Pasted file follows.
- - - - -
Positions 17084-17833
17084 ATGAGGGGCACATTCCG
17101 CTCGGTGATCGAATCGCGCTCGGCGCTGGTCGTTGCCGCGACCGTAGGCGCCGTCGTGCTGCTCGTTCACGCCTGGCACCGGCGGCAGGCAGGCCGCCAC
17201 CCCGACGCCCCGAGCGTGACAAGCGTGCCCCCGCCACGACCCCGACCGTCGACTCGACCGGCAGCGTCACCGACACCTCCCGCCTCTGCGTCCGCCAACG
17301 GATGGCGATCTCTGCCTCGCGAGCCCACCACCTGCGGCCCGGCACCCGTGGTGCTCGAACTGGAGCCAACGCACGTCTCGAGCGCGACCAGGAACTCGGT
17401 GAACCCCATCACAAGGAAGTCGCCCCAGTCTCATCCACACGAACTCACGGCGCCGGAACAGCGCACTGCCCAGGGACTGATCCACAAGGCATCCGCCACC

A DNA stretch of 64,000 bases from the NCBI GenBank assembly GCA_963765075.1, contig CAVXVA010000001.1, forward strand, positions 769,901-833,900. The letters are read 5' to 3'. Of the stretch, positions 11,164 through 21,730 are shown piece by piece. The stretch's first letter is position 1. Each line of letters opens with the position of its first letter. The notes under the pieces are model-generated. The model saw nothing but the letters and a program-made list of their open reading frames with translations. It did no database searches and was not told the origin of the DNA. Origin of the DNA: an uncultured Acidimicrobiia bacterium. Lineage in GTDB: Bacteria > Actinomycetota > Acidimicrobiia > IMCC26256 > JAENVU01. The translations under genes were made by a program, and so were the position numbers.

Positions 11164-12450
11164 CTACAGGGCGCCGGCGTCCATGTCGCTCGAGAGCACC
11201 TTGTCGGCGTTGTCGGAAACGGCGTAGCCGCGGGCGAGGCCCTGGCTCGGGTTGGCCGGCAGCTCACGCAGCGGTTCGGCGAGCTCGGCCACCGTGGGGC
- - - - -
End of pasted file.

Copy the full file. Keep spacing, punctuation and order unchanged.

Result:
Positions 17084-17833
17084 ATGAGGGGCACATTCCG
17101 CTCGGTGATCGAATCGCGCTCGGCGCTGGTCGTTGCCGCGACCGTAGGCGCCGTCGTGCTGCTCGTTCACGCCTGGCACCGGCGGCAGGCAGGCCGCCAC
17201 CCCGACGCCCCGAGCGTGACAAGCGTGCCCCCGCCACGACCCCGACCGTCGACTCGACCGGCAGCGTCACCGACACCTCCCGCCTCTGCGTCCGCCAACG
17301 GATGGCGATCTCTGCCTCGCGAGCCCACCACCTGCGGCCCGGCACCCGTGGTGCTCGAACTGGAGCCAACGCACGTCTCGAGCGCGACCAGGAACTCGGT
17401 GAACCCCATCACAAGGAAGTCGCCCCAGTCTCATCCACACGAACTCACGGCGCCGGAACAGCGCACTGCCCAGGGACTGATCCACAAGGCATCCGCCACC

A DNA stretch of 64,000 bases from the NCBI GenBank assembly GCA_963765075.1, contig CAVXVA010000001.1, forward strand, positions 769,901-833,900. The letters are read 5' to 3'. Of the stretch, positions 11,164 through 21,730 are shown piece by piece. The stretch's first letter is position 1. Each line of letters opens with the position of its first letter. The notes under the pieces are model-generated. The model saw nothing but the letters and a program-made list of their open reading frames with translations. It did no database searches and was not told the origin of the DNA. Origin of the DNA: an uncultured Acidimicrobiia bacterium. Lineage in GTDB: Bacteria > Actinomycetota > Acidimicrobiia > IMCC26256 > JAENVU01. The translations under genes were made by a program, and so were the position numbers.

Positions 11164-12450
11164 CTACAGGGCGCCGGCGTCCATGTCGCTCGAGAGCACC
11201 TTGTCGGCGTTGTCGGAAACGGCGTAGCCGCGGGCGAGGCCCTGGCTCGGGTTGGCCGGCAGCTCACGCAGCGGTTCGGCGAGCTCGGCCACCGTGGGGC